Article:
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Adolescents are exposed to various stressors that may increase the risk for substance use. Due to the detrimental, and potentially long-lasting, effects related to substance use, it is necessary to explore more optimal coping strategies. This study explored the association between substance use and stress among male and female high school students in relation to spirituality as a moderator. To examine these relationships, the study used cross-sectional data collected from 27,874 high school students (Male = 50.7%, Female = 49.3%) across 58 high schools in Maryland that included an ethnically diverse sample (49% Caucasian, 30% African American) with an average age of 16 years old. Bivariate results showed differences in substance use, stress, and spirituality between male and female students. Higher rates of substance use were generally found among male students compared to female students; rates tended to be higher among female students for stress and spirituality compared to their male counterparts. Multilevel analyses indicated a positive association between stress and substance use among male and female students after adjusting for demographic and school-level factors. Both male and female students who reported turning to spiritual beliefs when experiencing problems were less likely to use substances. However, the interaction between stress and spirituality was significant for males only. These findings suggest that stress may increase the propensity for substance use and that spirituality might be a viable coping mechanism useful for helping high school students adapt to stressful circumstances and situations.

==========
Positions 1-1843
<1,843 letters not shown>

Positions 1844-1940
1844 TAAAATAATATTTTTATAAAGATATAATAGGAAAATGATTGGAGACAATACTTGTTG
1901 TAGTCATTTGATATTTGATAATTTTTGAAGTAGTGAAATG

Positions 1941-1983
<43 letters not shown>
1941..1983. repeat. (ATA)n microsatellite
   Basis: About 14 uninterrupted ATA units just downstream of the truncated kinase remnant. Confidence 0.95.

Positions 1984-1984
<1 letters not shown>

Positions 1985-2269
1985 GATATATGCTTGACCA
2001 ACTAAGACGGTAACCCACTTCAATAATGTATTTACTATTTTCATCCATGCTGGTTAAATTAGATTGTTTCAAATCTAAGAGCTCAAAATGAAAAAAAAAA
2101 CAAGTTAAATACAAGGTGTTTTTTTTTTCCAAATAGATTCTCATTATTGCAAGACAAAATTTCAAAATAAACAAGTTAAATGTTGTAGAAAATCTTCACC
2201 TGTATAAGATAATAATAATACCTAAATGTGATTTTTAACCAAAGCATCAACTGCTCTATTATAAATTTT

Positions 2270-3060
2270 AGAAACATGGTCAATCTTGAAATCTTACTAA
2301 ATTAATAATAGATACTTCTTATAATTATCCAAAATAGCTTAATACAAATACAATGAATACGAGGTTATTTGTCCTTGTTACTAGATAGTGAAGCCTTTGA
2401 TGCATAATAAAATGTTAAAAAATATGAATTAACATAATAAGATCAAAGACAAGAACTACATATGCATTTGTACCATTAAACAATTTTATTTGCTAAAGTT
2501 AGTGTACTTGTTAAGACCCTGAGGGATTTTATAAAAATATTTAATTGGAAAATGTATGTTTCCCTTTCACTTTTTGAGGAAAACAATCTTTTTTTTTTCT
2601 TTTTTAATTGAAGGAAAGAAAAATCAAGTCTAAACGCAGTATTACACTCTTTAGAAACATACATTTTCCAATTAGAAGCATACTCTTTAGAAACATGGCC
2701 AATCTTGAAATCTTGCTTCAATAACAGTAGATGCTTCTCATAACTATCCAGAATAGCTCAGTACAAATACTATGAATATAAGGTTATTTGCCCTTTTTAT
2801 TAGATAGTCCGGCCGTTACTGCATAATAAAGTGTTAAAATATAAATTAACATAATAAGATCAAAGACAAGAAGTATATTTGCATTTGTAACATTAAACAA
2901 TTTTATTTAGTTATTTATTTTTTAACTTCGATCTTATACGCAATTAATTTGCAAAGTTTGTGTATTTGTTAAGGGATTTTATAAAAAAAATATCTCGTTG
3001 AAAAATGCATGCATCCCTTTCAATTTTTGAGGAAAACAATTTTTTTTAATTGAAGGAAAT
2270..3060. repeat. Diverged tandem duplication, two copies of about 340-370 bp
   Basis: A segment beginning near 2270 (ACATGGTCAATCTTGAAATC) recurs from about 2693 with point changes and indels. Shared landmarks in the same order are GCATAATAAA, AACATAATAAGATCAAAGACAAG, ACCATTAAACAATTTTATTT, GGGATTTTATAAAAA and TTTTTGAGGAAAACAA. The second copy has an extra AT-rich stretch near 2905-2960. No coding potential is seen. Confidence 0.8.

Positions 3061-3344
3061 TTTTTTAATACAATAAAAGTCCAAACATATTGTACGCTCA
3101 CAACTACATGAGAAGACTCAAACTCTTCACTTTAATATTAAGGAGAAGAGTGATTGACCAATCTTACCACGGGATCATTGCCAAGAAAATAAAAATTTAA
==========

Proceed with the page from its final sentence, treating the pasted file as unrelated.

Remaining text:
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- The Moderating Role of Spirituality in the Association between Stress and Substance Use among Adolescents: Differences by Gender
Katrina J. Debnam
Adam J. Milam
Morgan M. Mullen
Catherine P. Bradshaw
- Springer US